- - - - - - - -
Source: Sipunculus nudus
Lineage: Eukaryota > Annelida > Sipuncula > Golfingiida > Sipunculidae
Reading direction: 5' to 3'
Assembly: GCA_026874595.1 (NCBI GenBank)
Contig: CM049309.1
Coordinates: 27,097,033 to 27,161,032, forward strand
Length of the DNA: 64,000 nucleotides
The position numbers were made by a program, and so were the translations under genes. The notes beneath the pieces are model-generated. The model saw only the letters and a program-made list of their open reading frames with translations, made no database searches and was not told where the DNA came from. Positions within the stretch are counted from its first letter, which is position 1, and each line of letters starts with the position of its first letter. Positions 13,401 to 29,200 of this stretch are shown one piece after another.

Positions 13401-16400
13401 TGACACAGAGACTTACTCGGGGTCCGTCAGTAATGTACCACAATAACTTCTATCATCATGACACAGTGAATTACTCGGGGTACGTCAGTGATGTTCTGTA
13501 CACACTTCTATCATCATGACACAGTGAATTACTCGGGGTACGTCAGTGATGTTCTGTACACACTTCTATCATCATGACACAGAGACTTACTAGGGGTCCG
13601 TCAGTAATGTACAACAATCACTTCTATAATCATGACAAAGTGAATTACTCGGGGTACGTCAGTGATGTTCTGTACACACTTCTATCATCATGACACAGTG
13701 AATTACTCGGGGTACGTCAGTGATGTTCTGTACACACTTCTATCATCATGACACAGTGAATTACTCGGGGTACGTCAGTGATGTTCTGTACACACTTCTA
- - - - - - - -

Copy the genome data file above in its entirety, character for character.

Source: Sipunculus nudus
Lineage: Eukaryota > Annelida > Sipuncula > Golfingiida > Sipunculidae
Reading direction: 5' to 3'
Assembly: GCA_026874595.1 (NCBI GenBank)
Contig: CM049309.1
Coordinates: 27,097,033 to 27,161,032, forward strand
Length of the DNA: 64,000 nucleotides
The position numbers were made by a program, and so were the translations under genes. The notes beneath the pieces are model-generated. The model saw only the letters and a program-made list of their open reading frames with translations, made no database searches and was not told where the DNA came from. Positions within the stretch are counted from its first letter, which is position 1, and each line of letters starts with the position of its first letter. Positions 13,401 to 29,200 of this stretch are shown one piece after another.

Positions 13401-16400
13401 TGACACAGAGACTTACTCGGGGTCCGTCAGTAATGTACCACAATAACTTCTATCATCATGACACAGTGAATTACTCGGGGTACGTCAGTGATGTTCTGTA
13501 CACACTTCTATCATCATGACACAGTGAATTACTCGGGGTACGTCAGTGATGTTCTGTACACACTTCTATCATCATGACACAGAGACTTACTAGGGGTCCG
13601 TCAGTAATGTACAACAATCACTTCTATAATCATGACAAAGTGAATTACTCGGGGTACGTCAGTGATGTTCTGTACACACTTCTATCATCATGACACAGTG
13701 AATTACTCGGGGTACGTCAGTGATGTTCTGTACACACTTCTATCATCATGACACAGTGAATTACTCGGGGTACGTCAGTGATGTTCTGTACACACTTCTA